Since 2007, I’ve attended academic conferences, mostly on popular culture and media communications. At first I was a graduate student and then I became a part-time academic and then adjunct instructor.
I loved how these experiences fueled me intellectually and introduced me to a lot of like-minded people. It opened me up to view things that I love from multiple perspectives and exciting new ways. I also gained awesome public speaking skills and confidence in the process.
Over time I have lost some of the thrill I once had going to these conferences. Maybe it is the life cycle of an interest. You know you get hyped up on something and after a while, it isn’t as fun or exciting anymore.
Another factor that may be at work is the movement that has infiltrated academia, fandom, and these conferences within the last few years. It is a thing where everything you like is a problematic fave, nearly everything needs a trigger warning, and all media should fall in line to a rigid set of social ideologies. At first, I enjoyed this speaking truth to power thing. And honestly, it’s not like any one presentation or topic is necessarily bad or turned me off, but collectively it gets overwhelming and repetitive.
I enjoy popular culture analysis, but at some point it becomes no longer productive as people are ranting from a soapbox against every little slight or perceived problem. This type of approach is not interesting, creative or new. It often seems like a loud sermon of on how the critic knows better than you and the team that created the TV episode or movie. This approach seems to shame people into thinking that a particular point of view is the ONLY and correct way to perceive it. I personally like viewing things from multiple perspectives and points of view. Nothing should be viewed from just one lens.
The other day I heard something that totally expressed my feelings on this. It was a celebration of Joss Whedon on WNPR Connecticut public radio Colin McEnroe show. It was a conversation between the host, Joss Whedon himself, Jeanine Basinger (Chair of the Film Studies Department at Wesleyan University and Joss’ former professor), and David Lavery (author of Joss Whedon, A Creative Portrait: From Buffy the Vampire Slayer to The Avengers; Director of Graduate Studies in English at Middle Tennessee State University and Co-Founder of the Whedon Studies Association).
During this discussion (around the 46 minute mark) this topic comes around and I found that this so much expressed my issues with this type of analysis at conferences and popular internet criticism of creative works.
David Lavery: “It’s troubling in a way because I’m very bothered…how purest some of the academics get about this how much everything must tow the party line and be and I hate to use the term politically correct…but that gets us into all kinds of issues about modern academia.”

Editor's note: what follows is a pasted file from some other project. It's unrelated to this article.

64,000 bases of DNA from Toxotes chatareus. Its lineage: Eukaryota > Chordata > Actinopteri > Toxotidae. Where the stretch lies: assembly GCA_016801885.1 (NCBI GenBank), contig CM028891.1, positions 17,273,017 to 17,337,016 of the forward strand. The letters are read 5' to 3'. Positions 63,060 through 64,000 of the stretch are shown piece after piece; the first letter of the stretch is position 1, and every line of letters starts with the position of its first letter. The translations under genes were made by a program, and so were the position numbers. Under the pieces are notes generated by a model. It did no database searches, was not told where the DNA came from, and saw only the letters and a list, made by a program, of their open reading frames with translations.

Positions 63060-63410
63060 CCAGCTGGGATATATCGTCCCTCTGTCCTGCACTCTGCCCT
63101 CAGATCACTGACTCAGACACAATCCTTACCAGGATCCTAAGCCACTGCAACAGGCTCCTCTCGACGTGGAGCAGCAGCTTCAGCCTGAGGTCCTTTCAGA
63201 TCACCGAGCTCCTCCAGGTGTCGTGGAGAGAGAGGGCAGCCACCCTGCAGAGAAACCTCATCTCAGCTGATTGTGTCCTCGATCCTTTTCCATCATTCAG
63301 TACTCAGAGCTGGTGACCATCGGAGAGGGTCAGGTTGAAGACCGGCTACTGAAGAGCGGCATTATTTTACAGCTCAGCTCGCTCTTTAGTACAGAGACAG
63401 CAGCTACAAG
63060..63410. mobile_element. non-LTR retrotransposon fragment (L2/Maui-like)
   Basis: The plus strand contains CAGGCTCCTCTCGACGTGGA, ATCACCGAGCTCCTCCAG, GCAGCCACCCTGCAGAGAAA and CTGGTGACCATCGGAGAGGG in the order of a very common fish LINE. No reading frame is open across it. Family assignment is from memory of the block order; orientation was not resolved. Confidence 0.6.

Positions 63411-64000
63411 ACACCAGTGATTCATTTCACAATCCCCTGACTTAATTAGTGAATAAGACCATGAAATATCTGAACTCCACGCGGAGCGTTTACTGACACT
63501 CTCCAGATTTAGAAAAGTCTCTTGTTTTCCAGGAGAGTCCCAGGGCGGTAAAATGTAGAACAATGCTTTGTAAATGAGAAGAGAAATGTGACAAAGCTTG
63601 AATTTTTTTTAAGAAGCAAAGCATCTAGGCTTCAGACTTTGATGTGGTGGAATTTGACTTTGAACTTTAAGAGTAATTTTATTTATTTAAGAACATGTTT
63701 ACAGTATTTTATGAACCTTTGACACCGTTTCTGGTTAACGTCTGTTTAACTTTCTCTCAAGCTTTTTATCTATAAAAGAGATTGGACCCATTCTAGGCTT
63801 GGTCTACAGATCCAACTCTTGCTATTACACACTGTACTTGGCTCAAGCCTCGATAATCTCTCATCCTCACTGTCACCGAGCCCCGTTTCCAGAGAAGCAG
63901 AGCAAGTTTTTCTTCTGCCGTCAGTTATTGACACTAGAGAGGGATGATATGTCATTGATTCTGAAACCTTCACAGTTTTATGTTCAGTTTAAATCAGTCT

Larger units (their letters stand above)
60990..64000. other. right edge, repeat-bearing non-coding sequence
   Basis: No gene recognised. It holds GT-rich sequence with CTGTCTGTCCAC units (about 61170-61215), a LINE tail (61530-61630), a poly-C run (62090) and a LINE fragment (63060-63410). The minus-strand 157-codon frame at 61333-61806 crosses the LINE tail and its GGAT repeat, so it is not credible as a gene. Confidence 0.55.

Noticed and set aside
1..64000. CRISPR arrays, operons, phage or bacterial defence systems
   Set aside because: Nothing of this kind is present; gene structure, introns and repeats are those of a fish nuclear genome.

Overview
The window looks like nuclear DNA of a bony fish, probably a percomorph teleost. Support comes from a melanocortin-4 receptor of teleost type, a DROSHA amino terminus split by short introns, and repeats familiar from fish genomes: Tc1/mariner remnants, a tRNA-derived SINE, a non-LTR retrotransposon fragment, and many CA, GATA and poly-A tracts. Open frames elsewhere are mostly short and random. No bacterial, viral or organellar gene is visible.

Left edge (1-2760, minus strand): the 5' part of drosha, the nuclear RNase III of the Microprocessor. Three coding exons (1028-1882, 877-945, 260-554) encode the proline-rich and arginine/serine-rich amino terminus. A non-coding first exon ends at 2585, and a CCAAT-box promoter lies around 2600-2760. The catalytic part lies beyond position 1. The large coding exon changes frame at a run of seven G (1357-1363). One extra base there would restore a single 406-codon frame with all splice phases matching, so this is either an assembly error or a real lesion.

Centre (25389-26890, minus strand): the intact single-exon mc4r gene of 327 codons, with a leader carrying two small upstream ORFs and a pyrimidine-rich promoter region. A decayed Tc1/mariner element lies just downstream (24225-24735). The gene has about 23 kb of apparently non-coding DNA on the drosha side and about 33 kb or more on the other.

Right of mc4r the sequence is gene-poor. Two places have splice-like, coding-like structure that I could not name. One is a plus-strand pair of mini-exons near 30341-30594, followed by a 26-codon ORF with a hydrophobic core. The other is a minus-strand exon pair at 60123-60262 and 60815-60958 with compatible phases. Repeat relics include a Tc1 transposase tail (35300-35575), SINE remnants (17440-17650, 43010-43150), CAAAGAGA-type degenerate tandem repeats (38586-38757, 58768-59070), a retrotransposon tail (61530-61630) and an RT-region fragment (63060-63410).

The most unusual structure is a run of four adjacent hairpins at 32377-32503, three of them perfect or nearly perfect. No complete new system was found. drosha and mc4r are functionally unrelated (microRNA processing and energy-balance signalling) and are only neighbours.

Jeanine Basinger: “Storytellers can’t pay any attention to that. They’re the storytellers and they tell the stories. Stories have to hurt us, make us angry, not satisfy our needs…directions, they don’t have to adjust the way we want them to be, we have to take them as they are and that’s the way we learn from them.”
We are nitpicking our art and entertainment to death. Great art and compelling stories shouldn’t have to fit into neat, little boxes of thought. Interesting stories can’t be told when a writer and creator is hampered by potential social media outrage. At some point, will creative people just churn out blandness, because the boldness and brashness of truth hurts too many feelings? I fear that this inclination will water down our culture’s art and entertainment. I’m old enough to remember a time when it was cool to be edgy, dark and fucked up.
We have a right to call out something as offensive and vulgar, but it shouldn’t stop someone from creating it. Writers should attempt to get things correct and do proper research when dealing with potentially sensitive issues and that shouldn’t get in the way of telling stories. But some would argue that media shouldn’t ever show instances of sexism, racism, homophobia, etc…, but how can artist tell stories about the realities of these things, without fear of offending the easily offended. How can a story show transformation and transcendence without illustrating bad or problematic stuff in an early part of the story or narrative arc?
Television, movies, and music shouldn’t lose the ability to be edgy. Brutal stories can enlighten us to harsh truths about our world and culture. Off-color jokes can make us think about ourselves and the world in different ways. Sometimes art needs to be offensive, violent, twisted, strange, evil, to make us think.
I hope that this movement in academia and fandom doesn’t suppress great and interesting ideas, media and art. I hope that artists listen to critics, but stay true to their creative visions in the end. I want to live in a world where interesting and complex stories to be told without social or political pressure.
I’m less about critique these days as it sit back and enjoy the ride, even if it is outside of my comfortable or preferred worldview. That is where good storytelling happens.